The Al-Qaeda feminist movement

The latest from Cairo and the Middle East about violent jihad proves that women around the world have to fight for equality — even the right to be as looney as the men. Women now demand that al-Qaeda change their “hiring” policies to allow for female jihadists. AQ #2 Ayman al-Zawahiri has thus far stuck to his guns publicly, telling Muslim women to have babies and shut the heck up, but the network’s use of women for recent suicide attacks belies his inclusive heart:

Muslim extremist women are challenging al Qaeda’s refusal to include — or at least acknowledge — women in its ranks, in an emotional debate that gives rare insight into the gender conflicts lurking beneath one of the strictest strains of Islam.

In response to a female questioner, al Qaeda No. 2 leader Ayman al-Zawahiri said in April that the terrorist group does not have women. A woman’s role, he said on the Internet audio recording, is limited to caring for the homes and children of al Qaeda fighters.

His remarks have since prompted an outcry from fundamentalist women, who are fighting or pleading for the right to be terrorists. The statements have also created some confusion, because in fact suicide bombings by women seem to be on the rise, at least within the Iraq branch of al Qaeda.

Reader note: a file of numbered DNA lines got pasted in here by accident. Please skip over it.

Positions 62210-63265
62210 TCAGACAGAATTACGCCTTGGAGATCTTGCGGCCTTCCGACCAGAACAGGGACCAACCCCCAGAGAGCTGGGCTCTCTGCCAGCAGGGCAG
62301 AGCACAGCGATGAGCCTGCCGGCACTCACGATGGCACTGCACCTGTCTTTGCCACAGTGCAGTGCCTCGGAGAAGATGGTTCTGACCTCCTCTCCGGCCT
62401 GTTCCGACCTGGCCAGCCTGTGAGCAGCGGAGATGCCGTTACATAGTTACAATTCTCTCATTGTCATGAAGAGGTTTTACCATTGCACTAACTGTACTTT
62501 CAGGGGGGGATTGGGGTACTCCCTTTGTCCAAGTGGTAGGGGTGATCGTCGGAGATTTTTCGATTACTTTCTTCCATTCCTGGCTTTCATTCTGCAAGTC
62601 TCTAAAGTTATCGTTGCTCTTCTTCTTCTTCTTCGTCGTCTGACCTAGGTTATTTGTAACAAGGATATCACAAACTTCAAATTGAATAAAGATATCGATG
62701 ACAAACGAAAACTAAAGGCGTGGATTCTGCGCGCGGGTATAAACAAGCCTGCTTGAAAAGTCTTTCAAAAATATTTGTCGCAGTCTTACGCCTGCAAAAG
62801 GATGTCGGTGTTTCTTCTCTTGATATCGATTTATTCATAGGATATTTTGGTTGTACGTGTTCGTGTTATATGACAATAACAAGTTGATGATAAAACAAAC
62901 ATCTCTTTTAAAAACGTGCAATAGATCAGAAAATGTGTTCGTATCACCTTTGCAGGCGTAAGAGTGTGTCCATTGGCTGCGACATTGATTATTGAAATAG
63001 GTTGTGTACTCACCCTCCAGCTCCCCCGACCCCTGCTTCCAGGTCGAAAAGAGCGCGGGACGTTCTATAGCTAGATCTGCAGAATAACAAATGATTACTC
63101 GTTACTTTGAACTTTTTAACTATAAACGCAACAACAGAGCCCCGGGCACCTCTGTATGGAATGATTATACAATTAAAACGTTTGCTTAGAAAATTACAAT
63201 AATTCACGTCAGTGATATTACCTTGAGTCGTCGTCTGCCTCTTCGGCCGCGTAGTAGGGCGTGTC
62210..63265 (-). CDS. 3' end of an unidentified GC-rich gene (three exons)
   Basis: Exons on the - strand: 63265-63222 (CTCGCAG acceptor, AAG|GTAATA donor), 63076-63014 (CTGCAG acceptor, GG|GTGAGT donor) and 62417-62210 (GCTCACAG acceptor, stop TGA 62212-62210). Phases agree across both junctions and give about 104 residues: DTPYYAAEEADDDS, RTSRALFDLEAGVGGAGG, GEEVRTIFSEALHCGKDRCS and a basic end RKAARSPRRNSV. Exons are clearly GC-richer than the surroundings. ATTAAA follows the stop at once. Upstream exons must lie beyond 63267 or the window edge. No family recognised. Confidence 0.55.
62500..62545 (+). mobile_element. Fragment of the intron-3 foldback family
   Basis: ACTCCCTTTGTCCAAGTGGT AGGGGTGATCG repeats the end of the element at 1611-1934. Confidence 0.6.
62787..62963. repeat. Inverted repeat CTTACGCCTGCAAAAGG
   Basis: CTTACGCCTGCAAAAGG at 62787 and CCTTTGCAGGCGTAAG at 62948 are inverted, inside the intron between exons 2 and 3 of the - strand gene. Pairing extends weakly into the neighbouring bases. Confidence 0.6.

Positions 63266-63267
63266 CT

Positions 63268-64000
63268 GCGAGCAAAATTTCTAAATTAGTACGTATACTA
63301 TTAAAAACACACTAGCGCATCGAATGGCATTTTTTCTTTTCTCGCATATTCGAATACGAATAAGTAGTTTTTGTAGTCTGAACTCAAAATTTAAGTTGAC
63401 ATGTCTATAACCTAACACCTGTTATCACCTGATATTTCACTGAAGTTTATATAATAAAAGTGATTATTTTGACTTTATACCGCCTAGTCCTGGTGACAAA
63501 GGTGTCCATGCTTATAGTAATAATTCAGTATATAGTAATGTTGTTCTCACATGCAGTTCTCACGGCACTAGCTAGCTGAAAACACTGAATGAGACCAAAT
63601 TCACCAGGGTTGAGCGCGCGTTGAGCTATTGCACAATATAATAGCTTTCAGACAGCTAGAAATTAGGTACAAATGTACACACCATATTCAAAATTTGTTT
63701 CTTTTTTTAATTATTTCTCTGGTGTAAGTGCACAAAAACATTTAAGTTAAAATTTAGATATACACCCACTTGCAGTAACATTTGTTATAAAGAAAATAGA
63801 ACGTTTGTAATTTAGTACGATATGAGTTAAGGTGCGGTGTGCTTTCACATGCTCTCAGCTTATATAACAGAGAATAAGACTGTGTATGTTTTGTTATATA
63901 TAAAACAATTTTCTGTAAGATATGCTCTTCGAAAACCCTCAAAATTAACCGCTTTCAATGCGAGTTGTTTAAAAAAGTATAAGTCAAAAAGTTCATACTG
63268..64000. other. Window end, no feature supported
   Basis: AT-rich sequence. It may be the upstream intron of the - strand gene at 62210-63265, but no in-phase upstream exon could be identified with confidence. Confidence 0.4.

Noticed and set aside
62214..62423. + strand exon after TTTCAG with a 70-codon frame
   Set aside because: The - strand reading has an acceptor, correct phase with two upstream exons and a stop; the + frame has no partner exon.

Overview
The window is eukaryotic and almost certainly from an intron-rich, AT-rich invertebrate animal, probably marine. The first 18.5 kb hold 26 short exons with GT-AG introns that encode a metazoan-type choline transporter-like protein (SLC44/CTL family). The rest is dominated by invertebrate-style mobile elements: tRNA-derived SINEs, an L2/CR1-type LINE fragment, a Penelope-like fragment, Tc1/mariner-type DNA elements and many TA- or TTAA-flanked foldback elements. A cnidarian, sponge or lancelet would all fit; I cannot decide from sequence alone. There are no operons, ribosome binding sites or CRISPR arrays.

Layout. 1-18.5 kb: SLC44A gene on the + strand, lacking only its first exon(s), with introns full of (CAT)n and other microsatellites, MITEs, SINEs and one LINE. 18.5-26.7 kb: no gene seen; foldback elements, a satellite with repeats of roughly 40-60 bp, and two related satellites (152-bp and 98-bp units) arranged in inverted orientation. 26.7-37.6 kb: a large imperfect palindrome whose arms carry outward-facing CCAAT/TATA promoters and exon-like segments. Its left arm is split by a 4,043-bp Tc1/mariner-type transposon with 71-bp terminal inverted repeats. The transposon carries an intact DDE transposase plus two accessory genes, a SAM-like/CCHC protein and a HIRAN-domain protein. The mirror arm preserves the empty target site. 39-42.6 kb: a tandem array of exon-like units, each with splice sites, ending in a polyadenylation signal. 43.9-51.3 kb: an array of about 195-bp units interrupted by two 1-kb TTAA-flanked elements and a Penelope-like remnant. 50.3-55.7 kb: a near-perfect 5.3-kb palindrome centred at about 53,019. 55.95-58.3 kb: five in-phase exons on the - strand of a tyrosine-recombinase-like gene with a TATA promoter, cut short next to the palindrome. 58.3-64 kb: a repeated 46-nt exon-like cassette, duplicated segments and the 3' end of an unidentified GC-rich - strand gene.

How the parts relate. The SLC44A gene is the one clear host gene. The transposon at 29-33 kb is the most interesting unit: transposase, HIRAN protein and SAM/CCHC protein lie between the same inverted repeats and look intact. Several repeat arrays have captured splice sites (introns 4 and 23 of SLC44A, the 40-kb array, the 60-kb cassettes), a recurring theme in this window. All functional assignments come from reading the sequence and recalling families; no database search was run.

There is more than one strain of the absurd in all of this. Women now argue for the right to be used like Kleenex for widespread murder, which hardly sounds very liberating In contrast, barefoot and pregnant sounds downright enlightened. And if these women want liberation, they are unlikely to find it in one of the most misogynistic versions of Islam in the world, a religion not known worldwide for its celebration of equality among the sexes in any form.

Even Zawahiri’s response to the questions shows how culturally disjointed this demand is:

“I say to you … (I have) tasted the bitterness of American brutality: my favorite wife’s chest was crushed by a concrete ceiling,” he wrote in a 2005 letter.

I wonder how long the rest of his wives had to hear about the tragedy of losing his favorite wife in an attack brought on by his group’s terrorist attack against the US on 9/11.

If Arab women want liberation, they are unlikely to find it in the radical Islamist movement. Volunteering for suicide missions will only have the effect of strengthening their oppression, not of liberating them in any sense except escaping it through death. Maybe they see that as their only option.